The Pirates and Rays have faced criticism from fans and pundits for a lack of spending, plus they were two of the four teams cited in a grievance filed by the players’ union about the quartet’s use of revenue-sharing funds. ESPN.com’s David Schoenfield, however, argues that the Bucs and Rays didn’t boast big payrolls even when they were in contention, and the larger issue that hurt Pittsburgh and Tampa Bay in 2017 was a lack of production from homegrown talent. Neither club has done a good job of drafting and developing prospects in recent years, and the lack of a strong pipeline of minor league talent is deadly for any smaller-market franchise.
Here’s more from around the baseball world…
- The hiring of new manager Alex Cora as gave the Red Sox some insight into how the Astros (Cora’s former team) used analytics to help with in-game strategy, and it made the Sox realize that they were falling behind in the advanced statistics arms race, WEEI.com’s Rob Bradford reports. Boston’s analytics department is now up to 10 full-time employees (plus interns) after some offseason hirings, and the team has drastically overhauled its advance scouting and data-gathering methodology to better get information to Cora and the coaching staff.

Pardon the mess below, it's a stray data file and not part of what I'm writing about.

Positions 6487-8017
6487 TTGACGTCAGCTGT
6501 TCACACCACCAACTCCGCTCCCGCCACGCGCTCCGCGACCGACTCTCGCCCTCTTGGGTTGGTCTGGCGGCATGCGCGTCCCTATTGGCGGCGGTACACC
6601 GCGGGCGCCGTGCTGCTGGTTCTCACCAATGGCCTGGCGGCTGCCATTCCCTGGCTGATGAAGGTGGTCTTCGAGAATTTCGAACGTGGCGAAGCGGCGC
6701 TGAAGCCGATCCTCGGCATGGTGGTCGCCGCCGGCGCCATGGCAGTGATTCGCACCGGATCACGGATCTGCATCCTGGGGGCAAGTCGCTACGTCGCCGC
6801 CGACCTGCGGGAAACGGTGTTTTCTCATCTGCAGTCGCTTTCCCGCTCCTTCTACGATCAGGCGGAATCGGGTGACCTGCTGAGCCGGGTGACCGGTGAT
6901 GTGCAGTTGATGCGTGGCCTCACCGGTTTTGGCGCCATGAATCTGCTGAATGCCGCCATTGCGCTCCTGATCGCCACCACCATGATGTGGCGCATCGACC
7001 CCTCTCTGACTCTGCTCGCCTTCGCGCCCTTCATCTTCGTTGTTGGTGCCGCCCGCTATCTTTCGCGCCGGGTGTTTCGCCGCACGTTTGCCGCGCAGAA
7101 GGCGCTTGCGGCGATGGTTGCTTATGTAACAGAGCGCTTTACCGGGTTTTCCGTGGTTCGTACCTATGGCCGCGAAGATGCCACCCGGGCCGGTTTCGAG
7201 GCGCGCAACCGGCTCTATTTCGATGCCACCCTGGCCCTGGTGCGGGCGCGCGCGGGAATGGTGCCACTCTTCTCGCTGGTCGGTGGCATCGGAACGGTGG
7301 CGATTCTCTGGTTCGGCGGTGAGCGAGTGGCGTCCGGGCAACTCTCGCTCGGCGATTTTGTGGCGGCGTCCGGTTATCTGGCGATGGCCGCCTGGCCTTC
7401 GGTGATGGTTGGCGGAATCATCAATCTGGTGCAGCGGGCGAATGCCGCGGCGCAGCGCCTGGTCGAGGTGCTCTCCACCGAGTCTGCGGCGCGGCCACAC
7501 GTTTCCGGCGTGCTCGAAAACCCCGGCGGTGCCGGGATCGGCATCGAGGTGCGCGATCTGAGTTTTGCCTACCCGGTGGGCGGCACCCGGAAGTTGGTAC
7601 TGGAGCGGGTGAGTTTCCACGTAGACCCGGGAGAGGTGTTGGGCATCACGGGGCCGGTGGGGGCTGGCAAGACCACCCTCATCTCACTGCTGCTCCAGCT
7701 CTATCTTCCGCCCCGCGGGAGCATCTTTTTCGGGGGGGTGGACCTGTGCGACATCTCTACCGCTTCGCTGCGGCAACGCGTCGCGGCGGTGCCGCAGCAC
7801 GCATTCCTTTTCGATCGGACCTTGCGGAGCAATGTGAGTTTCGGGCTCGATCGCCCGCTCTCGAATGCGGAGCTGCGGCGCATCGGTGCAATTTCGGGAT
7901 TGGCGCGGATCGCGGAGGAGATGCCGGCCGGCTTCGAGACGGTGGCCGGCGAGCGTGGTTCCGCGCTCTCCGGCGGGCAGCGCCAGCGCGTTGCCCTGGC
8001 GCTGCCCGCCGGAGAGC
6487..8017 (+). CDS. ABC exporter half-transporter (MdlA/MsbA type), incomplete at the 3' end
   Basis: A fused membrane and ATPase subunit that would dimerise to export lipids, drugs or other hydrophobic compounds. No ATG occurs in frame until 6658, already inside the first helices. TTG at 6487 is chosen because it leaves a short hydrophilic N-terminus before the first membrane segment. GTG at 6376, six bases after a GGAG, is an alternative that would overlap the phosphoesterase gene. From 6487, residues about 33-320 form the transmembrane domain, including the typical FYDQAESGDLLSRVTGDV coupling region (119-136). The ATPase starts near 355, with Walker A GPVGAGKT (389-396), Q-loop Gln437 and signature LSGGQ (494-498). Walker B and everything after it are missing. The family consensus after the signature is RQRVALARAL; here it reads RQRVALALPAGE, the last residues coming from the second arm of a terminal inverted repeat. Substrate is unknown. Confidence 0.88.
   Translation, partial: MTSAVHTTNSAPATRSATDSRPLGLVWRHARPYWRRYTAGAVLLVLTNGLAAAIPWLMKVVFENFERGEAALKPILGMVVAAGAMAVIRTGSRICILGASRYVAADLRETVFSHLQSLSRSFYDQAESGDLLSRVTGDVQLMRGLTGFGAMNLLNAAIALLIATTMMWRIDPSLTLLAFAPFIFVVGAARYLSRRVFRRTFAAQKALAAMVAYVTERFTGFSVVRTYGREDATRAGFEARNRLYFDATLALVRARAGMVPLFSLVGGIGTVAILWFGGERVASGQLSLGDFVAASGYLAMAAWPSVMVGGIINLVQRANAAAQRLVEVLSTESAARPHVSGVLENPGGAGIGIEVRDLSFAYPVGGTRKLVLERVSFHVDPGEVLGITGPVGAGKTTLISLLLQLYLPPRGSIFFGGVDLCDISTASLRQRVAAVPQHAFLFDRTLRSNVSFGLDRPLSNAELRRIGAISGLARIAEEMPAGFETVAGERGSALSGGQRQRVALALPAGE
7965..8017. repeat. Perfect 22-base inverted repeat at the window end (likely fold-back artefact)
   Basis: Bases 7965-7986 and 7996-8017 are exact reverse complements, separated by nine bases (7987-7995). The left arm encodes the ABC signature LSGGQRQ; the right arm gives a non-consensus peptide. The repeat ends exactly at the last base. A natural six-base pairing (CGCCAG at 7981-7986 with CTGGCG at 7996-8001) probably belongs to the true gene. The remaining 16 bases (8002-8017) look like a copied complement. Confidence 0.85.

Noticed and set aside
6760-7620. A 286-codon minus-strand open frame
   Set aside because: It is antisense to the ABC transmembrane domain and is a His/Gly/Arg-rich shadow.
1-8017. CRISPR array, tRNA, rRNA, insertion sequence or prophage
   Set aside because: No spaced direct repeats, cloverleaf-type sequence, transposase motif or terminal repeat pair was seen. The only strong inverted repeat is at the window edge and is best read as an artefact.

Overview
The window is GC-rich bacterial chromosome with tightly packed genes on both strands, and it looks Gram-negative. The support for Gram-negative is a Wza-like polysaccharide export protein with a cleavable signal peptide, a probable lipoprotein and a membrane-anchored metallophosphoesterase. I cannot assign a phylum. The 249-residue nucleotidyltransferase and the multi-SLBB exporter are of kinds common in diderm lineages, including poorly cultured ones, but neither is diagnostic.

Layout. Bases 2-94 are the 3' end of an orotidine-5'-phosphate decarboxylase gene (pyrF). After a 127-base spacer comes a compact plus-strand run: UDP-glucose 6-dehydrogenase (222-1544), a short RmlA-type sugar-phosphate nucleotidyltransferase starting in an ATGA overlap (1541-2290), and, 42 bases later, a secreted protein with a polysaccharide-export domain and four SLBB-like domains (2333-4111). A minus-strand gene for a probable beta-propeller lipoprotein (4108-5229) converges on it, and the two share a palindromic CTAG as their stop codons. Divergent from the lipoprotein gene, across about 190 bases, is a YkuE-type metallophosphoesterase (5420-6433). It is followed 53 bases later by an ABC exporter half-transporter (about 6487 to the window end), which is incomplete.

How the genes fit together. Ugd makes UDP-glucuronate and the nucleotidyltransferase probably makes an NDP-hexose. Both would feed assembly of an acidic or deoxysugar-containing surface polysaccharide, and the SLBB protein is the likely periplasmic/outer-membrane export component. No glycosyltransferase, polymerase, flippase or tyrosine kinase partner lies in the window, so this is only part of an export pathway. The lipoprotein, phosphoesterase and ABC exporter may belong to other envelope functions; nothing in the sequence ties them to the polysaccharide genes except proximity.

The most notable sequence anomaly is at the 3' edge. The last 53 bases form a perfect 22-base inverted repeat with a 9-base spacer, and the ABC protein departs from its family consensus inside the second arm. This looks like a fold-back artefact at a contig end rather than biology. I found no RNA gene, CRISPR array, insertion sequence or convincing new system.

- Jason Heyward’s struggles since joining the Cubs have almost reached the point of historical oddity, as “this type of production drop during a player’s prime is nearly unprecedented, especially when injuries aren’t a factor,” The Athletic’s Sahadev Sharma writes (subscription required). Heyward has just a .243/.315/.353 slash line over 1073 PA for Chicago, as opposed to the .268/.353/.431 he posted in 3429 PA with the Braves and Cardinals over his first six seasons. Sharma cites a few other players who went through similarly sudden early declines, and only former Dodgers and Expos outfielder/first baseman Ron Fairly was able to entirely rebound and again become a productive hitter. Still, Heyward has been working with new hitting coach Chili Davis and the Cubs are still hopeful that he can regain some of his old stroke.
- Major League Baseball recently held a showcase for some of the top international prospects who will become available when the 2018-19 international signing window opens on July 2. In a subscription-only piece, Baseball America’s Ben Badler (two links) has the breakdown of some of the pitchers who made a particular impression, with some of these young arms already linked to such teams as the Cubs, Diamondbacks, Marlins, and Phillies.